President Abraham Lincoln earns democracy points for holding the 1864 election during the Civil War. Yet he suspended habeas corpus and ignored a ruling by the chief justice of the U.S. Supreme Court saying that he didn’t have the power to do so. George W. Bush’s Military Commissions Act of 2006 also suspended habeas, for anyone the U.S. government arbitrarily defined as an “enemy combatant.” Until the Supreme Court ruled against him two years later, Congress was complicit with the MCA. Even after the court ruling, the internment facility at Guantánamo Bay remains open; 40 men remain there, not one of whom has ever been charged or tried under basic constitutional standards.

FDR almost certainly didn’t have the constitutional right to send 127,000 Japanese-Americans to internment camps during World War II. Yet he did.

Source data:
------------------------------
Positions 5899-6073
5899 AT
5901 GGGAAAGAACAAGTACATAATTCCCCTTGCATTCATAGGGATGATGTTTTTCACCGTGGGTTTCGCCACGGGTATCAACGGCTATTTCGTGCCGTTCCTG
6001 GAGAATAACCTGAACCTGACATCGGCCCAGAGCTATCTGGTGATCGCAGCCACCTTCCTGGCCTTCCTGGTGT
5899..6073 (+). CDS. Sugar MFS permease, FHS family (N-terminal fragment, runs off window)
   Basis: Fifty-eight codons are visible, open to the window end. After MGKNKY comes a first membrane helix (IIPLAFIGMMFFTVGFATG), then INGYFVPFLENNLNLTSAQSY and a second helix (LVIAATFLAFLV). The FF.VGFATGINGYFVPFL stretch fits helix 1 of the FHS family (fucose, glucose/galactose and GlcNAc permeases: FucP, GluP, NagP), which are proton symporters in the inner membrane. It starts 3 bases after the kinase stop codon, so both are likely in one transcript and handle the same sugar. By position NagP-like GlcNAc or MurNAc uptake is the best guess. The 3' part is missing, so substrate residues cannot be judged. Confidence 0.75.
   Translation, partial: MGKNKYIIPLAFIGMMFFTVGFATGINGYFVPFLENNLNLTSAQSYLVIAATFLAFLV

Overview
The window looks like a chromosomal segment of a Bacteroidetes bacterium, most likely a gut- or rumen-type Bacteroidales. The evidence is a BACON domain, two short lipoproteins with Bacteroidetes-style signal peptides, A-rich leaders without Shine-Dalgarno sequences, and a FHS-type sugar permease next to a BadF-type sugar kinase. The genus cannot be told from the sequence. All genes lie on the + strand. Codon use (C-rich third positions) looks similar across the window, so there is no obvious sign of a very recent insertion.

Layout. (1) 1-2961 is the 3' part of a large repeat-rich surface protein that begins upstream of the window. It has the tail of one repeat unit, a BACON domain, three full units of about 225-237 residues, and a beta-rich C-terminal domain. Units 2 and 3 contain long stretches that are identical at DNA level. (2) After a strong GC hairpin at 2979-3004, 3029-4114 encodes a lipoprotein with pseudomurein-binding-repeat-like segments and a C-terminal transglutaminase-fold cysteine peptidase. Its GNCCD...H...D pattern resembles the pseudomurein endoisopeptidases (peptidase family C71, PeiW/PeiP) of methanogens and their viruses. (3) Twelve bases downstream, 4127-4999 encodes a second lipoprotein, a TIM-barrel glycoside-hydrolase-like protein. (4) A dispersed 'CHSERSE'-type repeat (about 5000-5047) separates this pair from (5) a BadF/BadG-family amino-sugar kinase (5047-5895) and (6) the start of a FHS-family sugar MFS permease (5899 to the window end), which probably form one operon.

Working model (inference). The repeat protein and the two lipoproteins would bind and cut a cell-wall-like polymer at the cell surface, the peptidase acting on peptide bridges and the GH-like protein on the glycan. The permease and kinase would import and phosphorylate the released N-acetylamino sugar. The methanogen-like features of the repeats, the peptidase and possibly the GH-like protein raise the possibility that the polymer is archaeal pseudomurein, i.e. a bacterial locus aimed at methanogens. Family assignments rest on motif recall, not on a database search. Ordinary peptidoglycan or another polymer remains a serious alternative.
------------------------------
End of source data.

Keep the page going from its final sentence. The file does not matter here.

From domestic surveillance by the NSA that violates the agency’s founding charter to asset forfeiture programs that allow the police to seize money and property from people who have never been charged, much less convicted of a crime, Americans live in a society oppressed by a political class that takes no notice of constitutional limits it deems inconvenient.

Does the president have the legal right to delay an election? No.

Does he have the power? Yes, unless We The People refuse to accept it.

(Ted Rall (Twitter: @tedrall), the political cartoonist, columnist and graphic novelist, is the author of the biography “Political Suicide: The Fight for the Soul of the Democratic Party.” You can support Ted’s hard-hitting political cartoons and columns and see his work first by sponsoring his work on Patreon.)